5 Tips for Graduates of PR Programs

Lainey Canevaro

I realized as I sat down to write this that I had graduated from college nearly two decades ago—and that at that time, I had no clue what a career in public relations meant or how to go about it successfully. 

Thankfully, I have been able to work at some great companies, with smart people and amazing clients—oh, and I’ve been fortunate enough to enjoy myself along the way. But what advice would I give my 20ish-year old self now?

  1. Be Prepared: The most successful PR campaigns are the result of good preparation—establishing goals and objectives, developing key insights, understanding stakeholders, creating a strategy and executing through solid tactics. Approach the start of your career in public relations the same way. Set your goals and do the research to identify where you would most like to secure a position. Develop an understanding of the unique business practices and key insights for your area of interest. Speak with the stakeholders—find out what they are looking for and develop a solid strategy to showcase how you can meet their needs. Once you secure a position, leverage your strengths and build on the necessary skill sets through your day-to-day tactical execution. Repeat often as you move your career forward.

  2. Work Smarter: Public relations is often fast-paced, deadline driven and service oriented—and at times, peppered with curve balls. It is almost never 9 to 5. Learn and adopt strong organizational, time management and prioritization skills early on—and then use healthy doses of common sense and good judgment to make sure that you are able to efficiently and effectively deliver high-quality work. These block and tackle skills will serve you well.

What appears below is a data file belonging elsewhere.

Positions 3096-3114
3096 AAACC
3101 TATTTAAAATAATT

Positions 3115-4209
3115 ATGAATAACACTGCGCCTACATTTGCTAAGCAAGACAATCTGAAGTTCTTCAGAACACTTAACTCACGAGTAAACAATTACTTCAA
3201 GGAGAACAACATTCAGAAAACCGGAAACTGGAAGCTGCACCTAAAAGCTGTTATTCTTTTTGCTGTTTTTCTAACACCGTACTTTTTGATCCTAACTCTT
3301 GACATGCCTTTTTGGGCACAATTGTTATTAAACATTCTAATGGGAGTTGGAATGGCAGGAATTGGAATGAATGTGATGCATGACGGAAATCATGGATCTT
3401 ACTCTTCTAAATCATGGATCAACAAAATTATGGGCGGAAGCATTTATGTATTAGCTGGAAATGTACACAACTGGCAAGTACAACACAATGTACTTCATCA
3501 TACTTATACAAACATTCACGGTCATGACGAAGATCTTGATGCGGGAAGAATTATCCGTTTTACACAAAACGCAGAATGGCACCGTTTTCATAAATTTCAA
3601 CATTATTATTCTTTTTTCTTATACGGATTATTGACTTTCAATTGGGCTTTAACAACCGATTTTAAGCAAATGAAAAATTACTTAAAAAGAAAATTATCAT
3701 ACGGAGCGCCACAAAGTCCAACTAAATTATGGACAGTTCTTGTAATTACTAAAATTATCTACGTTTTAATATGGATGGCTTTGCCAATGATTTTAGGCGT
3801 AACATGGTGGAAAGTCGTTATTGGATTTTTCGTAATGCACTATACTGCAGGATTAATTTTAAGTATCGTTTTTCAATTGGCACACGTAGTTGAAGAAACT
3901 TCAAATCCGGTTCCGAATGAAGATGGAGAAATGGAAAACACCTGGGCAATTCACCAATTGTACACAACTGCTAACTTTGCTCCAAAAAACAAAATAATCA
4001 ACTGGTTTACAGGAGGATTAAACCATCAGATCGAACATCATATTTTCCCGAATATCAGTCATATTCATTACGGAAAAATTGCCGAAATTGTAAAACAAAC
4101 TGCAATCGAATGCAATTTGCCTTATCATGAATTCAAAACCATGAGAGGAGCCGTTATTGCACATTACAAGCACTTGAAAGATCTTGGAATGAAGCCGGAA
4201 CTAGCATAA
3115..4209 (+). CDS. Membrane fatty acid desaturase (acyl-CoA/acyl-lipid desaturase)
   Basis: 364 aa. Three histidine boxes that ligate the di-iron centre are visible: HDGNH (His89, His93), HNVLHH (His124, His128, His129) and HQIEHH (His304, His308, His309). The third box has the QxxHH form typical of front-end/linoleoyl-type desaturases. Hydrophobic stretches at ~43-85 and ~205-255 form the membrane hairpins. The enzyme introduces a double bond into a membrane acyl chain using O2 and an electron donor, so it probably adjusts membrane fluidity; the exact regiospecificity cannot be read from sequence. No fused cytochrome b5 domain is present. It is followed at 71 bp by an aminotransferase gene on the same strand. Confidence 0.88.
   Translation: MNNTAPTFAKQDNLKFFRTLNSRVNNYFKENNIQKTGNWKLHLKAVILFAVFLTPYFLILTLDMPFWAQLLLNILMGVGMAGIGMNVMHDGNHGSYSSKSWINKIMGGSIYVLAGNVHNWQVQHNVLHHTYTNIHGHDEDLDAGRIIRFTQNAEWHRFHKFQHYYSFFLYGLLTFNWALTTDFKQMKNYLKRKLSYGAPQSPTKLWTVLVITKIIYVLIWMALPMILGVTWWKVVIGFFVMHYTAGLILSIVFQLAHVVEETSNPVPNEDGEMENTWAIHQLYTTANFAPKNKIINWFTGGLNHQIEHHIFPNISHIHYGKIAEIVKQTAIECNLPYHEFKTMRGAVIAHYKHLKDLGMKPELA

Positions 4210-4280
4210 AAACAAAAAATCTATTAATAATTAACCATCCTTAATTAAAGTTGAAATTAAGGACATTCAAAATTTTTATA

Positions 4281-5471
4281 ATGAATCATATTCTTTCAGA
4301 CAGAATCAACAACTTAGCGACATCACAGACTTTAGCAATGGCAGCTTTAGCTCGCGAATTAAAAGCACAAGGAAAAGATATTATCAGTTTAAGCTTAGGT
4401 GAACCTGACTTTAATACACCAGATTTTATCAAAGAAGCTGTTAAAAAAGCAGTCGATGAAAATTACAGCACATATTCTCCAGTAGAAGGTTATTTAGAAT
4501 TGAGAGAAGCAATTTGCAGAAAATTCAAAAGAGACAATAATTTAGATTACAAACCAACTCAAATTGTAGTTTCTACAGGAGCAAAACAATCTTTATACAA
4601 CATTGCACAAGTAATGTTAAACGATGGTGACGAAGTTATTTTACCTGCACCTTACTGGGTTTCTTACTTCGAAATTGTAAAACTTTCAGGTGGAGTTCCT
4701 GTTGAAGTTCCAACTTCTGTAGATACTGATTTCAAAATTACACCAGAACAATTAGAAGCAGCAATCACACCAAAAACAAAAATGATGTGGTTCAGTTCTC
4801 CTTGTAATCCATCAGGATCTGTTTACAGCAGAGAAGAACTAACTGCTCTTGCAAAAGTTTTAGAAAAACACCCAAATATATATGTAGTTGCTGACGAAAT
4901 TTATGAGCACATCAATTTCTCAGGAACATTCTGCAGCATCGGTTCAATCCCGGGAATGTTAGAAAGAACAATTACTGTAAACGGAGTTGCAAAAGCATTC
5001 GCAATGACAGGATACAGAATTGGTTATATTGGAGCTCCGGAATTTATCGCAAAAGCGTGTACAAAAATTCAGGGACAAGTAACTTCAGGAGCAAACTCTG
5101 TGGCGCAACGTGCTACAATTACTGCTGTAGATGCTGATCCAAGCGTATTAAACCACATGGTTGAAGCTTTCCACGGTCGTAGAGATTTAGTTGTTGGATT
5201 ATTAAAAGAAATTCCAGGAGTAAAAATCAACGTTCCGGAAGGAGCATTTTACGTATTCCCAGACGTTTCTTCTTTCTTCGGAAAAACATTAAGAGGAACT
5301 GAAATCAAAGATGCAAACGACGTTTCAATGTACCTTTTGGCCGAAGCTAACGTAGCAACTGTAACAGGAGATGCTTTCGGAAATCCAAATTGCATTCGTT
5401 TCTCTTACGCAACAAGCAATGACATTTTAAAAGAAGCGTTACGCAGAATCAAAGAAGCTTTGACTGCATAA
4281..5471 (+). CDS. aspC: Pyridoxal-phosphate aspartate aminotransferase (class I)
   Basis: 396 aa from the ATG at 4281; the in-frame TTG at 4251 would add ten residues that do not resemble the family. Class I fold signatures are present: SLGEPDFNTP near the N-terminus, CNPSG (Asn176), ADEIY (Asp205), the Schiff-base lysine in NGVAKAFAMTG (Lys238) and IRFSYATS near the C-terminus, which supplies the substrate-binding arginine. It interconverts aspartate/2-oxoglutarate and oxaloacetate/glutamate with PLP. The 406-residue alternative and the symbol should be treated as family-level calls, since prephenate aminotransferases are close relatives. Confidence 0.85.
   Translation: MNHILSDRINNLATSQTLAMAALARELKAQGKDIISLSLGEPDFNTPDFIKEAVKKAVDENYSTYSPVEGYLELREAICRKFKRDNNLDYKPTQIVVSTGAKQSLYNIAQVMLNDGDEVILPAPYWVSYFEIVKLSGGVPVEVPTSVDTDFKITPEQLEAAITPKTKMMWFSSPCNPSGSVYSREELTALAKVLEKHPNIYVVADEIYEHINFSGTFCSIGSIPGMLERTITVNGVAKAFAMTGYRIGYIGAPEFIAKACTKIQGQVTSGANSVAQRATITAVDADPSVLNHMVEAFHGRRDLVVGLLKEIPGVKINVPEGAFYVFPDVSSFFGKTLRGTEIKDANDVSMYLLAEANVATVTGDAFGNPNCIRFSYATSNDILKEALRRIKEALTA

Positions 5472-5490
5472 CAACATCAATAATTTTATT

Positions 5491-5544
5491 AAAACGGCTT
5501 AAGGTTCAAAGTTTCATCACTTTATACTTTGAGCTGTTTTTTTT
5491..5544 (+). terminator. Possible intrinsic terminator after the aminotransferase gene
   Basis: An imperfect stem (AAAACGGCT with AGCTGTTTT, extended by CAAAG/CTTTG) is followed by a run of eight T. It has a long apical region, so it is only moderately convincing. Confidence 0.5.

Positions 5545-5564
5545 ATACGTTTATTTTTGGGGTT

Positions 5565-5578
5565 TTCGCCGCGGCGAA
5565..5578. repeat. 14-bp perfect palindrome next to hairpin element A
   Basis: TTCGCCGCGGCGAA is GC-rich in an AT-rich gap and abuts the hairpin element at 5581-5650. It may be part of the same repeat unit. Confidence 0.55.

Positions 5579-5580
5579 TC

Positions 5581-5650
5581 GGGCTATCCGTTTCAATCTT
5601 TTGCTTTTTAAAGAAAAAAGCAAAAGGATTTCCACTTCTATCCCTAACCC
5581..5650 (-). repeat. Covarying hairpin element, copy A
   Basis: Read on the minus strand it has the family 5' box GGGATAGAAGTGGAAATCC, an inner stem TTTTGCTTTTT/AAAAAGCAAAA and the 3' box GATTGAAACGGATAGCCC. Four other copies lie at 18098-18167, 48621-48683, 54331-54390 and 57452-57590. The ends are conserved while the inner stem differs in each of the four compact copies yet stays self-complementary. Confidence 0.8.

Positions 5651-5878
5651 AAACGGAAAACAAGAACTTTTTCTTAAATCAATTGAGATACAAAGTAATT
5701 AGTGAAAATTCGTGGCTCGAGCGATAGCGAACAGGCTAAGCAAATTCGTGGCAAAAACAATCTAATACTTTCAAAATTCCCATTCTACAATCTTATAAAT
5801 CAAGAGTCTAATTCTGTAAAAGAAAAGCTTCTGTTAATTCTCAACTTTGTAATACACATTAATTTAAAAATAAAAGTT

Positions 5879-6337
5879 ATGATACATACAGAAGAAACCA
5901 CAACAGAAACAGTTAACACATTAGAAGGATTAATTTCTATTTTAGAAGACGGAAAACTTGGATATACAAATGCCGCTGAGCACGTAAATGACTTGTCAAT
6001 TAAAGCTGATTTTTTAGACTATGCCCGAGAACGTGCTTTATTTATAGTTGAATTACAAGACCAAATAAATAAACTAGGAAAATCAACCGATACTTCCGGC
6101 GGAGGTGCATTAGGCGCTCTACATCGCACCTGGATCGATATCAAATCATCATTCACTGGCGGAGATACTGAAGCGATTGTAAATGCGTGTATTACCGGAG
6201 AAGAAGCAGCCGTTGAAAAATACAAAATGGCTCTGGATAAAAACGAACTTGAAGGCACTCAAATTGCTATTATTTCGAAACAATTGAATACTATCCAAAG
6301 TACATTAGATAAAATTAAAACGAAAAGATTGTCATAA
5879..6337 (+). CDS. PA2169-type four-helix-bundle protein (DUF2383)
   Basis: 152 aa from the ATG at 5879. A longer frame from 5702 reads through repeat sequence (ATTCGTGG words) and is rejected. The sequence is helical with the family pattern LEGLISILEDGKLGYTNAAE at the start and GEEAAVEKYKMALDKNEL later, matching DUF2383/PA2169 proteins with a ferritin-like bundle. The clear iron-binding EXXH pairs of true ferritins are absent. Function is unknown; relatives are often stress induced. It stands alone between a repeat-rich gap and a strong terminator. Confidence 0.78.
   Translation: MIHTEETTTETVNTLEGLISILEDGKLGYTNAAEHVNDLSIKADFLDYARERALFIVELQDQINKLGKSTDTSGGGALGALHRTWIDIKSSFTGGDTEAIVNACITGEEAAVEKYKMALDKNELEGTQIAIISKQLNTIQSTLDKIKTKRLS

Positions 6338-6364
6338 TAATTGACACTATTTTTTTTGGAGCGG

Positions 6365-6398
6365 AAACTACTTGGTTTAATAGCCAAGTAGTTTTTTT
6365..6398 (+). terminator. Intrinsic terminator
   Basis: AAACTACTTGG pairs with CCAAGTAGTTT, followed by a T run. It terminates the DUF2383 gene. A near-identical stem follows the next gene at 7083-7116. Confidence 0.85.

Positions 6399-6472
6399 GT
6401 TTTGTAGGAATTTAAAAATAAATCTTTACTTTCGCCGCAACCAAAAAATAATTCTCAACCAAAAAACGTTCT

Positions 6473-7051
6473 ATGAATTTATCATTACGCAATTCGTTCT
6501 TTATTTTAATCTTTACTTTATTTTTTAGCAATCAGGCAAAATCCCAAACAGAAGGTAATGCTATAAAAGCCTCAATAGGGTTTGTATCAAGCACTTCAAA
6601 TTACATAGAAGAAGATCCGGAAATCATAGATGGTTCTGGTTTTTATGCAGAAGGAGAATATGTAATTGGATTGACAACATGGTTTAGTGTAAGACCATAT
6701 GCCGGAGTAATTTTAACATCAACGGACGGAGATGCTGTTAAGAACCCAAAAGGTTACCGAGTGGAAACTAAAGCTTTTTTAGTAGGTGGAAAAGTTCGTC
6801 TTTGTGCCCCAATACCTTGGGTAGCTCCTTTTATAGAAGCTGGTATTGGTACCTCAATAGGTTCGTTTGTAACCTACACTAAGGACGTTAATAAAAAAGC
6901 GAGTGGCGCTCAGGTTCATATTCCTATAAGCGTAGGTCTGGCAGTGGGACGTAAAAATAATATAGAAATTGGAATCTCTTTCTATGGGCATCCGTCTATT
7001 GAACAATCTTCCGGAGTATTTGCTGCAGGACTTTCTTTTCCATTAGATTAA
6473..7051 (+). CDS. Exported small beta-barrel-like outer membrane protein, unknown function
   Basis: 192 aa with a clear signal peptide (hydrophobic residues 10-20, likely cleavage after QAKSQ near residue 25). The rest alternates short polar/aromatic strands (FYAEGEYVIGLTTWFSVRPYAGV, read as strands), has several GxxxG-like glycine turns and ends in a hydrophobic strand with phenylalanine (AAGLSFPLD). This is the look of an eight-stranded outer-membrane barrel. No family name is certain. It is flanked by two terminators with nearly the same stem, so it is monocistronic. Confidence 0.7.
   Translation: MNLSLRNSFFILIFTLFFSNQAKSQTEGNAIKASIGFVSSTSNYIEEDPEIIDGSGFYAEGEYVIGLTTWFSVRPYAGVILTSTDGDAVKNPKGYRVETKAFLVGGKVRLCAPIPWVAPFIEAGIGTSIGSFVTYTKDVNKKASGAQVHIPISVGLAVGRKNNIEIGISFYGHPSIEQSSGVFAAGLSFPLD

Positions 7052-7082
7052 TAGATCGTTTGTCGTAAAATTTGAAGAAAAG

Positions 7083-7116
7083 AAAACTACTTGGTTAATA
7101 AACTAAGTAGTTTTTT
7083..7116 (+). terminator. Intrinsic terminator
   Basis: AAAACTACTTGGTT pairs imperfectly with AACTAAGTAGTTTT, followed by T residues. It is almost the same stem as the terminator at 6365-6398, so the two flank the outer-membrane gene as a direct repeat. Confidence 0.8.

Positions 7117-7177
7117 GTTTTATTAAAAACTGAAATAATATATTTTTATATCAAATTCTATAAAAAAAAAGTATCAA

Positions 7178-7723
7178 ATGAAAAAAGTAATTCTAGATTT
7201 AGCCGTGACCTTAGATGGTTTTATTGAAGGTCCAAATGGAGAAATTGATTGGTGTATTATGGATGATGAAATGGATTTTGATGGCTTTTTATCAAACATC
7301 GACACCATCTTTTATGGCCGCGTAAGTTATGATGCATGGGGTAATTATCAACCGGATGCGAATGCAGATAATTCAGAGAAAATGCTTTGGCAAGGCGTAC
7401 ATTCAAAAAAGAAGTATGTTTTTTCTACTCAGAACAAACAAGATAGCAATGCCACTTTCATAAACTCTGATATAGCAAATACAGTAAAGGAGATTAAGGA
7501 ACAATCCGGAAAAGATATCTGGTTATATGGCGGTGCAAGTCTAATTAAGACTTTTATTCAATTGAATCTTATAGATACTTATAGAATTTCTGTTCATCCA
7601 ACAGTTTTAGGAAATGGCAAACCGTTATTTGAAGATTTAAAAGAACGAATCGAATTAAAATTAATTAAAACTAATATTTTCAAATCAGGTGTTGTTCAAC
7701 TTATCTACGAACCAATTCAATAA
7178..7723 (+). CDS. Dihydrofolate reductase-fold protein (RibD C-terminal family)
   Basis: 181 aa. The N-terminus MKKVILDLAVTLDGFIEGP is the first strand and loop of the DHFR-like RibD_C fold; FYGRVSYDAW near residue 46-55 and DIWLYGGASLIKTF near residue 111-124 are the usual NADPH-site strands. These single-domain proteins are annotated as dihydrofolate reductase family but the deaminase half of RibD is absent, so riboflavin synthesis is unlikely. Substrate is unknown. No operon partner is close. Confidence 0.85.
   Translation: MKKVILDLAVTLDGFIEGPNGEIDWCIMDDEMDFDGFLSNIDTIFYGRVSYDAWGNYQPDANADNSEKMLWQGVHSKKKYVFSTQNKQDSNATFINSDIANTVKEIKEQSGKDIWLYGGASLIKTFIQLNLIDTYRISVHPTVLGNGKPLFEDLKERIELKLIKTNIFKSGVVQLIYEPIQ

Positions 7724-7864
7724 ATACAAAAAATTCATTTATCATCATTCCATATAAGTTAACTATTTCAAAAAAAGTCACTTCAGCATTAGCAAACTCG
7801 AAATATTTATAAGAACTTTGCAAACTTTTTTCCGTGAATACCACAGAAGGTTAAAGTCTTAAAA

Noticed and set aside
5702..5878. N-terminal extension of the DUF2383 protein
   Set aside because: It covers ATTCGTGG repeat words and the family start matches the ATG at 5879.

3. Love the One You’re With: Your early career in public relations may not be filled with dream jobs and clients at dream companies—but each position, assignment and company can provide you with valuable insights that you can use to build a dream career. Embrace each and every opportunity to gain experience—sometimes it is just as important to know what you don’t want as it is to know what you do want.

  4. It’s Not Always Bright Lights: PR can be an extremely exciting and dynamic career choice—creating campaigns that shape public opinion, developing engaging platforms that can change the world we live in or launching the hottest new product with the hottest spokesperson—that can earn you and your company or client time in the spotlight. But, getting to bask in that glow usually comes after many long days (and nights), as well as weeks and months of research and planning, identifying and overcoming challenges (both big and small) and lots of old fashioned grunt work. To be successful, you must be willing to work just as hard—if not more so—when the spotlight is off.

  5. To Thine Own Self Be True: Be thoughtful in your choices and build a career that brings you a high level of both professional and personal satisfaction—and one that you are proud to tell people about. Because at the end of the day, if you aren’t happy and don’t feel good about what you are doing, then is it really worth it?

Lainey Canevaro has worked at Edelman for 14 years. She is currently SVP, Edelman Consumer Marketing, Chicago. Her clients include Burger King and Brita. 


    Not only in Public Relations but in other profession also we have to be sincere and hard working. Hard work and creativity are the only stairs through which we can achieve the required goal and be successful in this field.


    Establishing goals and objectives, developing key insights, understanding stakeholders and creating strategy executing through solid tactics is the fundamental need for the pr professionals.